Looking to Change Your Meeting Because of COVID-19? CSA Says Go For It!

March 20, 2020

The Canadian Securities Administrators (CSA) have provided guidance for issuers considering changes or alternatives to their in-person annual general meetings.

  • Issuers looking to change the date, time, location and/or format of an annual general meeting (AGM) do not need to mail additional soliciting materials or update proxy-related materials, provided they appropriately inform shareholders and others of the change(s).
  • Issuers are reminded to review their corporate law obligations and constating documents before changing the format of their AGM.
  • This CSA guidance applies to AGM matters and some others. Issuers involved in proxy contests or holding special meetings for M&A or related party transactions should contact their principal regulators to discuss appropriate measures.

How to Change Your AGM?

According to CSA guidance, issuers seeking to change the date, time, location or format of their AGMs during the 2020 proxy season can do so by promptly:

  • Issuing a news release announcing the change and filing it on SEDAR; and
  • Taking all reasonable steps necessary to inform all the parties involved in the proxy voting infrastructure of the change.

While the CSA have not explicitly stated that issuers are required to file an amended notice of meeting or to mail additional or amended proxy materials to their securityholders, they also note that the conduct of AGMs is primarily subject to applicable corporate law and the issuer’s constating documents, which do not fall under the jurisdiction of securities regulators. As we discussed in our previous post, while fact specific, it may still be advisable to file an amended notice, which may also assist in taking steps to inform the parties involved in the proxy voting infrastructure (including transfer agents, intermediaries and service providers). Changes to AGMs should be made promptly regardless of whether an issuer is holding an in-person, hybrid or virtual meeting.

With respect to compliance with National Instrument 54-101 Communication with Beneficial Owners of Securities of a Reporting Issuer, the guidance states that no exemptive relief from section 2.15 is required by reporting issuers that are considering changes or alternatives to their AGMs as long as their registered holders and beneficial owners are treated equally and receive the same information. Section 2.15 of NI 54-101 requires that a reporting issuer that sends a notice of adjournment or other change related to an AGM to registered holders of its securities is required to concurrently send the notice to its beneficial owners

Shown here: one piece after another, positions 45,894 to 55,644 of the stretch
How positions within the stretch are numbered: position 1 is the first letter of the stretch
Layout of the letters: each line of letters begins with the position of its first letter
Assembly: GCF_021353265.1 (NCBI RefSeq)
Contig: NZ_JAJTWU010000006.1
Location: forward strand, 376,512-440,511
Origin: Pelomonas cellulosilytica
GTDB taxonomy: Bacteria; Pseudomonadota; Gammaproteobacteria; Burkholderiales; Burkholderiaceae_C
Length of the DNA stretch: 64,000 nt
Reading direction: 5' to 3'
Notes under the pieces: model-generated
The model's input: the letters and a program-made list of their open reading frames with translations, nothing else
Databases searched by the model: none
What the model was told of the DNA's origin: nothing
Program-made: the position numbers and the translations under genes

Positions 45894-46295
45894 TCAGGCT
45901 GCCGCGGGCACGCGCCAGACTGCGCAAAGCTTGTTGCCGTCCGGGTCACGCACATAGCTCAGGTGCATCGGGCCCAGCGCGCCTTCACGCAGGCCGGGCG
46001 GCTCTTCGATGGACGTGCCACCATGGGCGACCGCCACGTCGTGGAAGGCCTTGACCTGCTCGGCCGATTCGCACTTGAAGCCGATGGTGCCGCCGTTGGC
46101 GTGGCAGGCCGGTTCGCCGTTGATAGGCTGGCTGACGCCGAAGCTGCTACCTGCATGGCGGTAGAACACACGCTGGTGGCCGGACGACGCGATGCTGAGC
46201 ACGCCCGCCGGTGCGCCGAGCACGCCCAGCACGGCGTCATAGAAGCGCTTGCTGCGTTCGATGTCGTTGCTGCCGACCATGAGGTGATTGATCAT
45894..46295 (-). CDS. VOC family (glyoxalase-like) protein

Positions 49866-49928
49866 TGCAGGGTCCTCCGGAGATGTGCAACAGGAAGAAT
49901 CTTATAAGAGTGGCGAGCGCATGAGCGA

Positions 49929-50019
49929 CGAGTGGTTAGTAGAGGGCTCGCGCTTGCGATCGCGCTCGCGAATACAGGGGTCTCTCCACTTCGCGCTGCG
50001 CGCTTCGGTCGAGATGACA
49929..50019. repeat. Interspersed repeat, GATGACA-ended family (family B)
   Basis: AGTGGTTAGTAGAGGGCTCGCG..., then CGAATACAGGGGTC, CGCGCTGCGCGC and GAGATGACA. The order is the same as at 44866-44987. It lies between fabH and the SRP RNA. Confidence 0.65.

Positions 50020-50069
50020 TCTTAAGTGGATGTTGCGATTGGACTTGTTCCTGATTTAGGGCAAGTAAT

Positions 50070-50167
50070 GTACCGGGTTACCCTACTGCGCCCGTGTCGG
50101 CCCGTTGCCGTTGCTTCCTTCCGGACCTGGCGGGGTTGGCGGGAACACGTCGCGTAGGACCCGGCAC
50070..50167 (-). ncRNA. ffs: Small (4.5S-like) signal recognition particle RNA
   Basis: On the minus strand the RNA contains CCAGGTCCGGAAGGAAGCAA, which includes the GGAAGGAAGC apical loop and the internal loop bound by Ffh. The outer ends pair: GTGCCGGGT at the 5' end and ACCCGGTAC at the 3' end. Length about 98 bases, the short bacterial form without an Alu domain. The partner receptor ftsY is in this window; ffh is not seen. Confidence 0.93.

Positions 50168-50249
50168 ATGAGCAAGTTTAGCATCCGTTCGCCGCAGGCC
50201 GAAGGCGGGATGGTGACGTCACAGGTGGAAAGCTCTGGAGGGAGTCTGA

As we previously discussed, Issuers are also reminded of the corporate law and other considerations that may impact their decisions to hold a virtual-only meeting. 

Virtual Meetings

For Issuers planning to hold fully virtual or hybrid AGMs, the CSA expect issuers to notify securityholders, the parties involved in the proxy voting infrastructure, and other market participants of such plans in a timely manner and to disclose clear directions on the logistical details of the virtual or hybrid AGM, including how securityholders can remotely access, participate in, and vote. Where proxy-related materials have yet to be filed, these details should be included. However, where an issuer changes a meeting to virtual after materials have been filed, the steps set out above can be used to notify shareholders and others of the change to a virtual or hybrid AGM.

Proxy Contests and Other Special Meetings 

The CSA note that their guidance applies to all business transacted at AGMs, and lists as examples, matters such as the election of directors and amendments to equity incentive plans. However, it also cautions that reporting issuers involved in proxy contests, holding special meetings for merger and acquisition transactions, or obtaining securityholder approval for transactions under Multilateral Instrument 61-101 Protection of Minority Securityholders in Special Transactions should contact their principal regulator to discuss what steps would be appropriate in those circumstances. Determination of whether a meeting involves special business is ultimately a determination to be made under corporate law. Special matters such as amendments to incentive plans are also subject to compliance with applicable stock exchange requirements. As we have noted in our previous guidance, however, given the circumstances and other considerations relating to the COVID-19 outbreak, there should be ample flexibility for issuers to address those concerns provided reasonable processes are followed.

DISCLAIMER: This publication is intended to convey general information about legal issues and developments as of the indicated date. It does not constitute legal advice and must not be treated or relied on as such. Please read our full disclaimer at www.stikeman.com/legal-notice.

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